#16 do everything you can to protect your mornings

As the title says.

#17 politely turn down volunteer service work requests

As the title says.

#18 pushing back against professors who overwork you as a ta

As the title says.

#19 keep moving

if you get stuck in your research, let your advisor or other mentors know IMMEDIATELY.

Many Ph.D. students fail not because they’re not smart or hardworking, but because they get stuck for extended periods of time and they grow demoralized.

#20 avoid the dreaded loop of despair

It’s really a vicious circle when you get stuck, do not get help ASAP, and keep procrastinating. Many students fail this way.

#20 everyone is busy, but ask them for help anyway

If you do your homework, it’s okay to ask help from those who are super busy. They’ll emphasize and help.

Don’t be afraid of wasting others' time. If you’ve done your work and have a desire to grow, you are not wasting people’s time.

#20 managing your advisor

To have quicker and more meaningful replies from your advisor, leverage their skills: making decisions. To do that, don’t ask open-ended questions like “what do you think of this version of draft”. Give them a detailed description of your questions: “given the situation here, do you think I need to use model A, B, or C?”

This way, you are making use of your advisor’s time most efficiently.

#21 contact hours

Relying on external metrics like publications or awards isn’t sufficient since they happen only once or twice every year. Instead, focus on the number of your contact hours with your core work every day.

3-4 solid contact hours per day with your core work and 1-2 hours of advisor meetings per week is good.

focus on the action, and ignoring the result, moves you closer to the result. – quoted from the video linked in the article.

#22 My project stinks…should I quit and find something else?

  • If it’s your own project, try sticking with it for at least 3 months.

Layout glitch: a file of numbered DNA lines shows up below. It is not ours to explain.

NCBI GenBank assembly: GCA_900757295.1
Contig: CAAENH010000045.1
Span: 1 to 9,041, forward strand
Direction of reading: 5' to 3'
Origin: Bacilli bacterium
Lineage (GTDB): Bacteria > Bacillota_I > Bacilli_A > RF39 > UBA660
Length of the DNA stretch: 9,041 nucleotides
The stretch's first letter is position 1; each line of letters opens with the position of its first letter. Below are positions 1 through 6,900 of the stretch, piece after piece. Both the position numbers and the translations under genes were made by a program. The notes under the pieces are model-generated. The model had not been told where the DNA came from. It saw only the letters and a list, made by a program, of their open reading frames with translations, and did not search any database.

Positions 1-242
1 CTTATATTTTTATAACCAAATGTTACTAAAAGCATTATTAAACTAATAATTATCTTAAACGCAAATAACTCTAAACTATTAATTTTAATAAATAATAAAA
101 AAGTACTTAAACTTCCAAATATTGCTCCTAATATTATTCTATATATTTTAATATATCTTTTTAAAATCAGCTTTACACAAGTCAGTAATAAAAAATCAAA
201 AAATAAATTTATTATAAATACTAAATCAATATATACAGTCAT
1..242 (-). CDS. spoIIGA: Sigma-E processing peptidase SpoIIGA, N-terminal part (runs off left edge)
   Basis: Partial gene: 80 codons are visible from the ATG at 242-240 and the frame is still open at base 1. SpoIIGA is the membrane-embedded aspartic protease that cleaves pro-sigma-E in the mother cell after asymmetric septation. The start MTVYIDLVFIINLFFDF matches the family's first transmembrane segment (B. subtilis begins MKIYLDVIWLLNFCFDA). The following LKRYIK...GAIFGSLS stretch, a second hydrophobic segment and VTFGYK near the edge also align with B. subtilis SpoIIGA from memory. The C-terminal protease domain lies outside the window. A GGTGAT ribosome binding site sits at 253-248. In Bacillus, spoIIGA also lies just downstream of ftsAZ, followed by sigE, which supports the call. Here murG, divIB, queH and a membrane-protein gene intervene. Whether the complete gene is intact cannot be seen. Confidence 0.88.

• If it’s others' project, try switching if you’ve done enough to earn authorship from the first author after you quite
  • Try to develop transferable skills from a project you walk away from.
  • It’s easier to quit switch at the beginning of your phd

#23 writing papers

  • Writing a research paper takes a surprisingly long period of time. much longer than you expected.
  • Get enough content first. don’t worry about quality. even 12 pages of junk is better than nothing!

#24 don’t worry about big-talkers

95% of a researchers' time is spent silently, working alone. only 5% is social interactions. when you see a “big-talker”, don’t be too self-conscious about them, thinking that they somehow do better than you. if you do great work, and you keep silent, everyone will still think highly of you.

#25 don’t compare yourself to other students

As the title says.

#26 social media and online presence

  • You need a personal website. It doesn’t have to be fancy, but you need one.

  • Use social media carefully.

    • “when you check your feed it may seem like every single week somebody is publishing a newspaper or winning a new fellowship or getting a new award or getting their research covered by the press or starting a prestigious internship or landing a coveted faculty or industry job or getting a huge promotion at work or launching their own company or whatever. this can be hugely distracting and demoralizing if you let it get to you.”
    • “it’s a lot easier to complain, vent, and speculate online than to make slow, steady, hard-fought progress on research day-to-day.”
    • What really matters for career advancement … is publishing well-regarded academic papers in your field. everything else is secondary.

#27 commonly observed struggles

  • If no faculty can summarize what you are doing, then you’re probably not doing it right in phd.
  • It’s good if you can be on one single advisor’s critical path so that she can motivate you to work hard.

Last modified on 2021-12-06